Rum distilling was central to the Rhode Island economy. "The slave trade started here with the spirits: Rhode Islanders would manufacture rum, which they would ship to Africa and sell or trade for slaves," according to the Jamestown Press, a Rhode Island community-news website that interviewed Rickman in March 2009. "Rhode Islanders were really good at making rum," he told the site.
Rhode Islanders then brought some slaves to the West Indies, where the slaves would be sold or traded for sugar cane, which was then transported back to Rhode Island, converted to molasses and used to create the rum, Rickman explained.
Harper's research notes that in Narragansett County, "one-third of the population was [a] black work force by the mid-18th century. That's comparable to the proportion of slaves in the Old South states in 1820."
Name-change opponents like Rice and the state's Republican governor, Donald Carcieri, who claim the word "plantation" is an innocent misnomer, might consider another revelation by Harper: One slave owner, Robert Hazard of South Kingstown, "owned 12,000 acres and had 24 slave women just to work in his dairy," Harper writes. A spread that size certainly constitutes a reliable example of a plantation.
Regardless of Roger Williams' original intent using the word "plantations" in 1636, its definition, in the context of the slave trade during the years that followed, reconciles tragically with more modern interpretations of the word.
And Rice's opposition to the bill on purely emotional grounds -- because "there is something majestic about the name when it is said in open court" -- suggests that what's really at issue is the will to overcome the force of habit, as well as the notion that it's best to "let sleeping dogs lie." An unwillingness to revisit the state's role in the slave trade doesn't erase the history of that trade.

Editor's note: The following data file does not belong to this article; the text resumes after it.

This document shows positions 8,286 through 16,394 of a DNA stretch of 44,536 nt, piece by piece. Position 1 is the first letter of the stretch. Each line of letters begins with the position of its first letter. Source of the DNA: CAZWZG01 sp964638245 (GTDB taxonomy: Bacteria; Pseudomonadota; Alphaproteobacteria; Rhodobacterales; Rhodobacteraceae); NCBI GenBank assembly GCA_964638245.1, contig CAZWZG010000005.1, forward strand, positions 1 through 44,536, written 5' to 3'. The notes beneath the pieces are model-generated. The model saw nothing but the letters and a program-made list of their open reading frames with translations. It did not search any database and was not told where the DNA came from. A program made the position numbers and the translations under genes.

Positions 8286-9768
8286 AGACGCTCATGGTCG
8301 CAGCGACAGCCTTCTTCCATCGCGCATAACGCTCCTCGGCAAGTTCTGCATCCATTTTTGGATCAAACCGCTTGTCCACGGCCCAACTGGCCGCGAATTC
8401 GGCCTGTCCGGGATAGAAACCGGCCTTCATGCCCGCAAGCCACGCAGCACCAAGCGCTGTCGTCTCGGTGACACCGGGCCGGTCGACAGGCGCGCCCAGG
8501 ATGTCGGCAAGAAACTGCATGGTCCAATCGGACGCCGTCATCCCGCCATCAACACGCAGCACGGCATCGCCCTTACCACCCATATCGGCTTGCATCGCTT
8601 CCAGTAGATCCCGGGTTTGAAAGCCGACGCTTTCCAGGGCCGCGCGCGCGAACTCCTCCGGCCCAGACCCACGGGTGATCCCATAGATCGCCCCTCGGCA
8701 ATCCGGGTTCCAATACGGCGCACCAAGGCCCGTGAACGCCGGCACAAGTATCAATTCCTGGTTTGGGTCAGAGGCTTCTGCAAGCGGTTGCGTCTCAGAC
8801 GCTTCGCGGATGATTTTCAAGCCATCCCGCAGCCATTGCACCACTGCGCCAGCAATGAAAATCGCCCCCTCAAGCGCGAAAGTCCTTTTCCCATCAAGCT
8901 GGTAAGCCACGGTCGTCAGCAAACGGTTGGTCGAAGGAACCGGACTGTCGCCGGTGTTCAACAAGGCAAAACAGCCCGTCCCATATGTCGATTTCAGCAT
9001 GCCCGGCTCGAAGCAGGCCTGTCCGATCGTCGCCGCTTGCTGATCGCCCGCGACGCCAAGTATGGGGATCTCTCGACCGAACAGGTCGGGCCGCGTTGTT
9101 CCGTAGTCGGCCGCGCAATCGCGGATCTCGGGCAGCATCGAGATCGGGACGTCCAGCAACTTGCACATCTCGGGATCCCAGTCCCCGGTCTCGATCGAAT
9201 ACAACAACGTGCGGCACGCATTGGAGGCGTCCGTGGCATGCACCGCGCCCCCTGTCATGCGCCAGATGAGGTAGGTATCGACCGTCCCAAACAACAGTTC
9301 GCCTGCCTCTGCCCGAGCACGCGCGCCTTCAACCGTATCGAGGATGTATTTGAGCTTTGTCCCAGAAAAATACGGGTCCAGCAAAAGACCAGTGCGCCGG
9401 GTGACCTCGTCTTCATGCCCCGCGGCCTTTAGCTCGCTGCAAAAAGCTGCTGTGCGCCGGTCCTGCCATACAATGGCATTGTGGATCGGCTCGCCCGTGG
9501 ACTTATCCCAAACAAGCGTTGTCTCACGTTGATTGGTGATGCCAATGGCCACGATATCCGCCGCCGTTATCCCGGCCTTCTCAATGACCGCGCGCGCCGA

"This effort is not intended to rewrite history, but to create a better future for the generations of Rhode Islanders yet to come into existence," Voting for Rhode Island says on its site. "Clearly, no one alive today is responsible for the crimes of the past, however it is our responsibility to acknowledge our history as to ensure that the remnants of a hurtful past are discussed and laid to rest."
The state with the smallest land area has the longest name and the longest-standing historical connection to slavery in that name. Shortening Rhode Island's formal name would not only reinforce the power of the state's traditions of tolerance and liberty but also send a clear signal that it intends to mark a bright line between the present and the past.